We so much need to take care of each other and feel cared for ourselves. May it be that on this Shabbat we take another step toward finding consolation for ourselves, through offering it, in small and caring ways, toward each other.
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Shabbat Re’eh: What Happens When You Look

Parashat Re’eh is named for our ability to see and understand:  רְאֵה, אָנֹכִי נֹתֵן לִפְנֵיכֶם–הַיּוֹם:  בְּרָכָה, וּקְלָלָה – “see, I place before you today blessing and curse.” (Deut. 11.26). Blessing, we are told, follows the choice to comply (literally, “listen”); curse, if we do not.

It seems so very simple and direct an expectation: look, and understand; hear, and follow. But if we have never before beheld the vision we are must see, how do we know what to look for? if we have not yet heard the melody, how do we know what to listen for? In short, what does a new way, a better choice, a healed world, look, and sound, like?

Over the past year our religious community has been seeking a way forward in response to the racial violence which, more and more, we sense all around us. We know ourselves as Jews to carry on the learned compulsion toward acting for justice – and these days echo with the divine command to act very clearly. But how are we to act? What are we listening for, and what are we looking for?

After much searching and questioning, some of us gathered for a first effort to articulate our feelings and seek a coherent way forward on Tisha B’Av. On a hot August night we considered the terrible situation of these, our days, our own sadness and confusion, and what we might gain in strength and focus from our Jewish tradition and its teachings. We decided we would meet again this past Thursday evening, last night, to discuss an article on Jewish identity and the struggle for racial justice.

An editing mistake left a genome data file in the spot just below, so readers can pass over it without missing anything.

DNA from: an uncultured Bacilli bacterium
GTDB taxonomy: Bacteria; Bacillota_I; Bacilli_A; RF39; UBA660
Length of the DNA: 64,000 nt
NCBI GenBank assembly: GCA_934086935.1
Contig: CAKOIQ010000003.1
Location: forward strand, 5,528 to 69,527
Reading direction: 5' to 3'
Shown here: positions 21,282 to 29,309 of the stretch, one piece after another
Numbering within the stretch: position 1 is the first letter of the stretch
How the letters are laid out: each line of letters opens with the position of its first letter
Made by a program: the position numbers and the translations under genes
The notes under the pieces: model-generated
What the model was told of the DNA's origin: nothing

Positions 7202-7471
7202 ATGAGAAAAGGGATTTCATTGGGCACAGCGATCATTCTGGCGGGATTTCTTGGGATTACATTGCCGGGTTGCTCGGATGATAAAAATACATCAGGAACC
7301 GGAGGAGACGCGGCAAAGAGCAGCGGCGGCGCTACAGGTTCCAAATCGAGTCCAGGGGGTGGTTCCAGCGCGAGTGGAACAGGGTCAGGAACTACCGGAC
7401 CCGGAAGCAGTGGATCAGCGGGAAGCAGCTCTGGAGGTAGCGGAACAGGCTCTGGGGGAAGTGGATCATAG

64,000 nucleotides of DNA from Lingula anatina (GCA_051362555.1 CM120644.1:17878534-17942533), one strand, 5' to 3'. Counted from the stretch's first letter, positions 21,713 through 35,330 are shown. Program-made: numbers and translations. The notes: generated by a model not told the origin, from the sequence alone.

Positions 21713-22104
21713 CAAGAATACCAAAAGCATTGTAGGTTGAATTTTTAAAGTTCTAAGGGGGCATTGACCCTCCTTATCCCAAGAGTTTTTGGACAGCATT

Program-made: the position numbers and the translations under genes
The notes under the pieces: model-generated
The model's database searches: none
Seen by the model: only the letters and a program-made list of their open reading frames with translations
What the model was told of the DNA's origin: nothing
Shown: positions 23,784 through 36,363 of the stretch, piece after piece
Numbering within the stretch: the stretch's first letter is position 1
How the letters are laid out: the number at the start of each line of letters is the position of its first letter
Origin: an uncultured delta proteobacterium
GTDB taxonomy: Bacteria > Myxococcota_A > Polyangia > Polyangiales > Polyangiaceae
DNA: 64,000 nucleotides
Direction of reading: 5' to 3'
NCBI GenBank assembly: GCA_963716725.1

Then, yesterday, we were notified of a vigil to be held at the same time as our scheduled meeting; a vigil to stand in solidarity with a family mourning their murdered boy, only nineteen and killed by white supremacists on August 10. 

It was an interesting moment. Do we sit and study about it, or do we go and see, and hear? We weren’t sure what we might be getting into.

But when we remember that Jewish tradition teaches, ““Great is study when it leads to action” (BT Kiddushin 40b), it was clear that this was a moment in which we were being invited to make a choice: to seek to see, to try to hear. And it was fine. The gathering was large; the family was grateful; the learning was immense.

We will reschedule the discussion, because we need to have it. But last night we learned that sometimes, in order to see and hear, we first have to stop talking with our mouths, and instead act with our hands, our feet, and our hearts. We looked; we saw. We learned.